Skip to the content

Design of measurement methodology for the evaluation of human exposure to vibration in residential environments

Sica, G, Peris, E, Woodcock, JS and Moorhouse, AT 2013, 'Design of measurement methodology for the evaluation of human exposure to vibration in residential environments' , Science of the Total Environment . (In Press)

[img] PDF (Note to users: Corrected proofs are Articles in Press that contain the authors' corrections. Final citation details, e.g., volume/issue number, publication year and page numbers, still need to be added and the text might change before final publication. ) - Accepted Version
Restricted to Repository staff only

Download (1MB) | Request a copy

Abstract

Exposure-response relationships are important tools for policy makers to assess the impact of an environmental stressor on the populace. Their validity lies partly in their statistical strength which is greatly influenced by the size of the sample from which the relationship is derived. As such, the derivation of meaningful exposure-response relationships requires estimates of vibration exposure at a large number of receiver locations. In the United Kingdom a socio-vibrational survey has been conducted with the aim of deriving exposure-response relationships for annoyance due to vibration from (a) railway traffic and (b) the construction of a new light rail system. Response to vibration was measured via a questionnaire conducted face-to-face with residents in their own homes and vibration exposure was estimated using data from a novel measurement methodology. In total, 1281 questionnaires were conducted: 931 for vibration from railway traffic and 350 for vibration from construction sources. Considering the interdisciplinary nature of this work along with the volume of experimental data required, a number of significant technical and logistical challenges needed to be overcome through the planning and implementation of the fieldwork. Four of these challenges are considered in this paper: the site identification for providing a robust sample of the residents affected, the strategies used for measuring both exposure and response and the coordination between the teams carrying out the social survey and the vibration measurements.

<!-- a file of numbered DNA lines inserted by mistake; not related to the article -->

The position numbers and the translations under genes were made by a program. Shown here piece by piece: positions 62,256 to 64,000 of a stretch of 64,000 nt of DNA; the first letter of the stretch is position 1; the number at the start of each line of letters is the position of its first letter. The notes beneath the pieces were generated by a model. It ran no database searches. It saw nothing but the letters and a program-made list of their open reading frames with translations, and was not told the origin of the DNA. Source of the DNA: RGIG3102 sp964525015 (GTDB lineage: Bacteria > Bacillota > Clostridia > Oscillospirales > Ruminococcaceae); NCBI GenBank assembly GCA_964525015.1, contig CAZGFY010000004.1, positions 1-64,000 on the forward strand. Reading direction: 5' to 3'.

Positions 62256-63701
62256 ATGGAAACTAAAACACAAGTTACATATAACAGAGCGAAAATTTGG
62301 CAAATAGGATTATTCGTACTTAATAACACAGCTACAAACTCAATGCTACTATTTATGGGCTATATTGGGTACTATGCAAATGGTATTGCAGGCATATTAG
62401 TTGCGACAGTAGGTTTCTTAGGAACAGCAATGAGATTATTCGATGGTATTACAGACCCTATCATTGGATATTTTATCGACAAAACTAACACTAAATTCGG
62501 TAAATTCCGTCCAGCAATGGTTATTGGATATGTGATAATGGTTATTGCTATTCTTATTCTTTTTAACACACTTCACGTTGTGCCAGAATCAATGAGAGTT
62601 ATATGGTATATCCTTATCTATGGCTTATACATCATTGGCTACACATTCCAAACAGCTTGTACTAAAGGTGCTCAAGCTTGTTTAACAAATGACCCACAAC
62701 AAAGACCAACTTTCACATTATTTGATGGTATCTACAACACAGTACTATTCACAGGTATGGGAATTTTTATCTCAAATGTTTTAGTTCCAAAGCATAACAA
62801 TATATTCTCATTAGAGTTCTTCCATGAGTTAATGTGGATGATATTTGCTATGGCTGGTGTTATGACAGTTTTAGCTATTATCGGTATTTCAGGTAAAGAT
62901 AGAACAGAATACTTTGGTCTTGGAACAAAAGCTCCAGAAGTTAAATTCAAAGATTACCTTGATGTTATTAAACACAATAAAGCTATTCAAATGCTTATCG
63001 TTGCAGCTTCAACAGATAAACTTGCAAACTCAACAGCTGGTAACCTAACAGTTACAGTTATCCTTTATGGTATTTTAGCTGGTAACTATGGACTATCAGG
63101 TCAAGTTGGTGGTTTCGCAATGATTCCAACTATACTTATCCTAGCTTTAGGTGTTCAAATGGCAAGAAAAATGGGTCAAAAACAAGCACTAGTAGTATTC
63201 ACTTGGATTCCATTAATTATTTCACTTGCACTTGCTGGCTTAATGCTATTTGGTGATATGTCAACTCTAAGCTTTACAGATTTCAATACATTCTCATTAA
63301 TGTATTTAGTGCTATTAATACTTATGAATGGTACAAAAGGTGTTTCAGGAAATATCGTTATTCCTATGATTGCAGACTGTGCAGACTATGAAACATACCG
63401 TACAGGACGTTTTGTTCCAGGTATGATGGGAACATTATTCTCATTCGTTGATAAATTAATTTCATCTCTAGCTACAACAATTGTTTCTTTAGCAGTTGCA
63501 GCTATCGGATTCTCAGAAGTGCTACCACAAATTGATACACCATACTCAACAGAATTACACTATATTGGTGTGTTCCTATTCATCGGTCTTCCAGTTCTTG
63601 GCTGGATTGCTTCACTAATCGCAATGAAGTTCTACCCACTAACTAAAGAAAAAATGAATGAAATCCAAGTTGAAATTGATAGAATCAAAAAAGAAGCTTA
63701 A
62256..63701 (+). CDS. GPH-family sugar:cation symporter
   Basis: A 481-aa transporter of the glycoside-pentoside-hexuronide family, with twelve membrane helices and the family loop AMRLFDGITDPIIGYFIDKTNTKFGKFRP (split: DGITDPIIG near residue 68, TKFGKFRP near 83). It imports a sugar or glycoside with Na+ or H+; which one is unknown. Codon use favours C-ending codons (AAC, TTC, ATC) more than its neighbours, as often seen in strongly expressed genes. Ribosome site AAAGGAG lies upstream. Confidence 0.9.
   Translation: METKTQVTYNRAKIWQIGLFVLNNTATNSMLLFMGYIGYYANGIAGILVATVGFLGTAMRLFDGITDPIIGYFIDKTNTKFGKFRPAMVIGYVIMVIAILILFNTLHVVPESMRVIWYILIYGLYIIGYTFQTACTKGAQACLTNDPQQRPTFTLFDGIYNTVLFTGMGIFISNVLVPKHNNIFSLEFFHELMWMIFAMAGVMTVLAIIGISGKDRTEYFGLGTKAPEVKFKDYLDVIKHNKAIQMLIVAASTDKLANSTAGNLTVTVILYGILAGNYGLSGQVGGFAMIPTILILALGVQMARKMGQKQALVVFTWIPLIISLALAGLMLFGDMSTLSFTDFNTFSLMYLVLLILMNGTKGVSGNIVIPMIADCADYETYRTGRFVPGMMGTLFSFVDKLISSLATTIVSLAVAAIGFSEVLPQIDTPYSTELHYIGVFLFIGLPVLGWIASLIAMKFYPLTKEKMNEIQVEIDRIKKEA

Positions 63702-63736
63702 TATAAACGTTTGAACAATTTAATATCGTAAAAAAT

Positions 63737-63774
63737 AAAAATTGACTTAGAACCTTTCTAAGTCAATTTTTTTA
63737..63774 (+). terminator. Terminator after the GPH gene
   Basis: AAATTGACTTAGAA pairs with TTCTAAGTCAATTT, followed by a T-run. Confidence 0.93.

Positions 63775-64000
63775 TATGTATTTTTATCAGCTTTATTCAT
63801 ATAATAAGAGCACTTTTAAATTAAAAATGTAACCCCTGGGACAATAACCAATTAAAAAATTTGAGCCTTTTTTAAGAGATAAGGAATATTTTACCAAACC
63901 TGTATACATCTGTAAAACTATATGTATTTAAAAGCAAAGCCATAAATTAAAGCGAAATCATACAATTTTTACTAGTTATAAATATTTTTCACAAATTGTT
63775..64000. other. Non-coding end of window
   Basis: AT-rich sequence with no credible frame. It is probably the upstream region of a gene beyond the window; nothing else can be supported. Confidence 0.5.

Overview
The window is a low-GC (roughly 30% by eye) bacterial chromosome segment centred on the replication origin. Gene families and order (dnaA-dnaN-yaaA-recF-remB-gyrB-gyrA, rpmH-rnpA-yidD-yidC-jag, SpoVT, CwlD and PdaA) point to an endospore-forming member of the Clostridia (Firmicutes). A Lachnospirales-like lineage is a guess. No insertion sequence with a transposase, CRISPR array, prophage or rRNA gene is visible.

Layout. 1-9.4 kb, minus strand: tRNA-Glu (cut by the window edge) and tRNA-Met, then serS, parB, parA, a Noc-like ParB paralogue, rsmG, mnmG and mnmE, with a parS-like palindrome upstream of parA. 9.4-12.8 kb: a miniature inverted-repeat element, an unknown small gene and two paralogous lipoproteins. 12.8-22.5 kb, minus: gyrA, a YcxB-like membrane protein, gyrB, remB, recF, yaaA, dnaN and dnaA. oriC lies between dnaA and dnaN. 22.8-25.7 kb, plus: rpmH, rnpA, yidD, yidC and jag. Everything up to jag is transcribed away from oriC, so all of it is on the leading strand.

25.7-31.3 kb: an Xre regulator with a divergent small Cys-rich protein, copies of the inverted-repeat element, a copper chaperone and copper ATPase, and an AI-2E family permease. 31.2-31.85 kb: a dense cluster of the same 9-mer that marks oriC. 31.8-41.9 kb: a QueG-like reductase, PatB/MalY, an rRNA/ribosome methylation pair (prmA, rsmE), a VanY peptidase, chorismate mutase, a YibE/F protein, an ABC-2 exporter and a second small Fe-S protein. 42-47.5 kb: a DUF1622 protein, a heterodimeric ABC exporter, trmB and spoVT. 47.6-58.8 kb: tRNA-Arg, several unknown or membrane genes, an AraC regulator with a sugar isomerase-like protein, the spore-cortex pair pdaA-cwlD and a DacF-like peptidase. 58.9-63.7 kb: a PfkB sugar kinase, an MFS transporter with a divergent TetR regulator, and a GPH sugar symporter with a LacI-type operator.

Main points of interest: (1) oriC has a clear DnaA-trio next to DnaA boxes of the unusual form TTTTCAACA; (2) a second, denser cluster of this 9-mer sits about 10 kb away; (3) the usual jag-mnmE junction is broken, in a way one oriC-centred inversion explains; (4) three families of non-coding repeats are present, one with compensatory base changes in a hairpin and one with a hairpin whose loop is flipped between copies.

Item Type: Article
Uncontrolled Keywords: Human exposure; Annoyance; Measurement methodology; Railway vibration; Construction vibration; Exposure–response relationship
Themes: Built and Human Environment
Energy
Health and Wellbeing
Schools: Schools > School of Computing, Science and Engineering
Schools > School of Computing, Science and Engineering > Salford Innovation Research Centre (SIRC)
Journal or Publication Title: Science of the Total Environment
Publisher: Elsevier
Refereed: Yes
ISSN: 0048-9697
Related URLs:
Funders: Department for Environment, Food and Rural Affairs (DEFRA)
Depositing User: DC Waddington
Date Deposited: 08 Nov 2013 13:22
Last Modified: 30 Nov 2015 23:54
References: ANSI S2.71-1983 (R2006). Guide to the evaluation of human exposure to vibration in buildings. American National Standards Institute; 2006. Arcos R, Romeu J, Balastegui A, Pameis T. Determination of the near field distance for point and line sources acting on the surface of an homogenous and viscoelastic half-space. Soil Dyn Earthq Eng 2011;31:1072–4. Association of Noise Consultants Guidelines. Measurement and assessment of groundborne noise and vibration (ANC guidelines). 1st ed. London: Fresco; 2001. Auersch L, Said S. Attenuation of ground vibrations due to different technical sources. Earthq Eng Eng Vib 2010;9:337–44. Barkan DD. Dynamics of bases and foundations. McGraw-Hill Book Co.; 1960 Bormann P. New manual of seismological observatory practice. Practice. rev. ed. Postdam: GFZ; 2009. BS 5228-2:2009. Code of practice for noise and vibration control on construction and open sites. British Standards Institution; 2009. BS 6472-1:1992. Guide to evaluation of human response to vibration in buildings (1 Hz to 80 Hz) — part 1: vibration sources other than blasting. British Standards Institution; 1992.
URI: http://usir.salford.ac.uk/id/eprint/30243

Actions (login required)

Edit record (repository staff only) Edit record (repository staff only)

Downloads

Downloads per month over past year